The 15C is for me the nicest general scientific calculator of the lot, if you're not looking to do much programming. But it has no hex or logic. The 16C has the best hex and logic capabilities ever built into an HP but only one transcendental function: sqrt. The 33s has general scientific combined with hex, but no logic operators and no reasonable way to implement them. The 50g is very powerful but requires a little programming to improve the logic operators and is a bigger calculator than I want to carry around in the lab with me and possibly lose. That leaves the 35s, which is flawed.


You should consider purchasing an HP-42S from eBay. This quality compact model was discontinued in 1995, but has all the base-arthmetic, logic, and transcedental math functionality (inlcuding modulo division) that you mention. The hexadecimal/octal/binary words are 36-bit 2's-complement signed integers.

I agree with you that the HP-16C had the best binary-mathematics capabilities and that those of the RPL-based models were poorly conceived. Here's an archived post on the topic:

Hex base-integer conversion -- HP-16C versus others

-- KS


#13

Thanks for the encouragement, Karl. I also found your link informative.

Keeping to the KISS principle (keep it simple, stupid), I followed the path of least resistance and programmed the two functions I want on the 50g, calling them SHL and SHR. I then created a custom menu containing the main commands I want and my new shift functions.

In the process I was reminded of how annoying RPL is because the loops are test-at-bottom rather than test-at-top. So in order to make the command #7 0 SHL work correctly, i.e. produce #7, I had to put an extra IF into the code before the START loop.

I'm sure looping constructs in RPL have been debated here ad nauseum, so I won't belabour the point. Suffice it to say that the 50g is not a pretty machine, but it can be made to do what you want sometimes.

The next obstacle is the two extra keystrokes needed per number entered, i.e. <left-shift> #. In the 16C this isn't needed. And of course I might want to see if I can make my SHL and SHR routines accept either a binary or a regular number for the second operand.

-Will


#14

Mostly for interest's sake, I did a full implementation of the 16c's logic operations in *fix (the OpenRPN implementation language). Most of the work is done in *fix which is essentially RPL so porting to a 48/49/50 wouldn't be difficult.

The code is available on sourceforge I think.

As for avoiding the '#' prefix some sysRPL magic ought to be possible if you are really keen.


- Pauli


#15

I've spent more time investigating both the 16C and the 50g. As before, my main criterion is simple usability for repeated hex calculations.

With my new custom menu, the 50g has all the functionality I want. However, it has usability problems in entering numbers. Not only does the '#' prefix require two keystrokes, but the digits ABCDEF require hitting the ALPHA key.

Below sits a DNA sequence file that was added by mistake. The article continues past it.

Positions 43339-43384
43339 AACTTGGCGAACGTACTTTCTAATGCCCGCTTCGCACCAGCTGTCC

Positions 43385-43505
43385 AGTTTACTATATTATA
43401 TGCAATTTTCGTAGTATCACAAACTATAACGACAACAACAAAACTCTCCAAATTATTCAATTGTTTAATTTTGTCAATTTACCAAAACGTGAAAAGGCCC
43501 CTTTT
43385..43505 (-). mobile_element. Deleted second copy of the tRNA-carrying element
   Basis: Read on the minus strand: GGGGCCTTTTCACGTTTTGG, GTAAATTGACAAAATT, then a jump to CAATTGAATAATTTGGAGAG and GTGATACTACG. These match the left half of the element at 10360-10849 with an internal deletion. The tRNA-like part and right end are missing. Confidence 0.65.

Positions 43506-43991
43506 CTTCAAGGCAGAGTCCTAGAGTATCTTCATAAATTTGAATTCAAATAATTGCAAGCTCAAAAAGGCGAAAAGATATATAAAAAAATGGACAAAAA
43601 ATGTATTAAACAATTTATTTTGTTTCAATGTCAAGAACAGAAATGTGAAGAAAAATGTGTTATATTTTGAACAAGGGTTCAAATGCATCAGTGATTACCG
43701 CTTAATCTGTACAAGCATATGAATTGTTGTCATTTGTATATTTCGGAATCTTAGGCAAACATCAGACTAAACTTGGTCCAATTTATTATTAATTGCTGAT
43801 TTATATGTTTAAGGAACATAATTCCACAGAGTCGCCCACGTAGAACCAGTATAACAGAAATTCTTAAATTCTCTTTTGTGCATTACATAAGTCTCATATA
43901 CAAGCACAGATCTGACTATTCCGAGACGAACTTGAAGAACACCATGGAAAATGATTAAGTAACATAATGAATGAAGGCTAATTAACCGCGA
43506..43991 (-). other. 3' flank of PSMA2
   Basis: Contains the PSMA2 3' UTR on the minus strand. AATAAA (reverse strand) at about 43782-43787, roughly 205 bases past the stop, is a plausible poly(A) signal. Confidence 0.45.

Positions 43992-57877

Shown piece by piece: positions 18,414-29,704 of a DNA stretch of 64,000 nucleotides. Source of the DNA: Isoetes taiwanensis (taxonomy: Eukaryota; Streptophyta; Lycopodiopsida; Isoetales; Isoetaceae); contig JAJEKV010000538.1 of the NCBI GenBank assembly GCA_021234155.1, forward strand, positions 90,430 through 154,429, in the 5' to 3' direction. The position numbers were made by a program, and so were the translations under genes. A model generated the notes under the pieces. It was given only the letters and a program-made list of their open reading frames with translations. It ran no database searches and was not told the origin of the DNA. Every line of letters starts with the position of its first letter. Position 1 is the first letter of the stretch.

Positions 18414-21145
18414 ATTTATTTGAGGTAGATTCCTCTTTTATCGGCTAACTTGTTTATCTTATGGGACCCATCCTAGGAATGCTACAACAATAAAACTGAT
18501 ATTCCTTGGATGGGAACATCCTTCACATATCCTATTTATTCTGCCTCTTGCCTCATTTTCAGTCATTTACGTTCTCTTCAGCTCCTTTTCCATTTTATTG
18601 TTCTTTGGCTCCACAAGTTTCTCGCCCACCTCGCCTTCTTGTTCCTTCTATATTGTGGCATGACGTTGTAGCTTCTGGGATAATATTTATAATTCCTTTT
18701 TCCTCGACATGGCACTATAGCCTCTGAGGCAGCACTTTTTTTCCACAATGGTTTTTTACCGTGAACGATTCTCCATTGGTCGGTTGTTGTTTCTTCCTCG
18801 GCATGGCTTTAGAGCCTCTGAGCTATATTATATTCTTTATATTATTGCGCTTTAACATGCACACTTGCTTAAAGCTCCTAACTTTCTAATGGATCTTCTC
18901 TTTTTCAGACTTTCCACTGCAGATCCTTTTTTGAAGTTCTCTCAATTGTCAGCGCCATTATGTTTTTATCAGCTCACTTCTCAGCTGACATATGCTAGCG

Furthermore, the custom menu keys coincide with the ABCDEF location. So if I forget to hit ALPHA I can accidentally change to decimal mode or invoke an AND operation. If I don't forget, I still have the problem that if I am in ALPHA mode I have to terminate it (or hit ENTER) to invoke one of the operators. Thus the operation is not very smooth and is prone to frustration from simple user errors.

The 16C definitely avoids all these problems. It has dedicated keys for all the hex digits, which are always active as such when you're in hex mode. It has the basic logic operators available with two keystrokes each (through the <f> prefix).

One thing the 16C doesn't have is binary (meaning two operand) shift-left and shift-right operators. However, it does have building blocks from which you can construct them. You could use a combination of MASKL or MASKR with AND and RLn or RRn. RLn and RRn are the available two operand rotate operators.

One could implement these new operators as subroutines and invoke them with two keystrokes per use using GSB, I believe. This gives a pretty viable solution with good usability.

So amongst the working HP calculators at my disposal right now, only the 16C seems to give me the hex calculating capability I want.

I haven't used sysRPL. Perhaps that's the only way to do the keyboard mappings necessary to get the 50g to reduce the keystrokes on '#' and the hex digits. The regular keyboard mapping through ASN doesn't look like it quite does it.

-Will

Quote:
Mostly for interest's sake, I did a full implementation of the 16c's logic operations in *fix (the OpenRPN implementation language). Most of the work is done in *fix which is essentially RPL so porting to a 48/49/50 wouldn't be difficult.

The code is available on sourceforge I think.

As for avoiding the '#' prefix some sysRPL magic ought to be possible if you are really keen.

- Pauli


#16

I thought this comparison might help put it in perspective.

The following chart shows keystrokes required for various operations.


Operation HP33s HP35s HP35sB? HP16C HP50g Win Acc Gcalctool
------------- ----- ----- ------- ----- ----- ------- ---------

+,-,*,/ 1 1 1 1 1 1 1
AND,OR,NOT,XOR NA 3 2 2 1 1 1
SHL NA NA 2 2 1 1 1
SHR NA NA 2 2 1 NA 1
Change base 3 3 2? 1 1 1 1
View other base NA NA NA 2 NA NA NA
Num entry overhead 0 3 0 0 >=2 0 0
RMDR, INT/ 2 3 2 2 1 PS PS

Notes:

[0] "NA" means "Not Available". "PS" means "Partially Supported".

[1] HP35sB is a hypothetical calculator that might be built if HP folks decided to act
on my recommendations. In particular: (a) XEQ reduced to 2-keystroke operation, or
equvalent capability; (b) restore HP33s hex notation so the 'h' suffix does not have to
be entered; (c) provide SHL and SHR operations in the LOGIC menu.

[2] "Win Acc" is the Windows calculator accessory. Gcalctool is a similar tool in
Gnome, i.e. in Linux.

[3] It is assumed that all calculators have been programmed with simple wrapper
functions where appropriate. This would mean:
(a) HP35s: no improvements are possible that will reduce keystrokes
(b) HP35sB: wrappers on all LOGIC menus and change of base
(c) HP16C: my custom SHL and SHR are implemented, like the C operators
(d) HP50g: a CUSTOM menu is created, and SHL and SHR are available there as well
as the main logic and base change operators

[4] The "Num entry overhead" represents extra keystrokes required to simply type in
a number, beyond the actual digit values. In the HP35s this is fixed at 3 for
anything other than decimal, regardless of current mode. For instance in hex you
need the h suffix. In the HP50g, it takes two keystrokes to enter the # prefix.
For hex numbers, you also have to hit the ALPHA key an indeterminate number of
times for the hex digits A..F.

[5] Some of the operations on the HP50g might take an extra keystroke or two for shifting
through the custom menu, but the effect is random and small.

[6] RMDR and INT/ are related discrete math operations. They were in shifted key
positions in the HP33s but got shunted off into menus in the HP35s.

-Will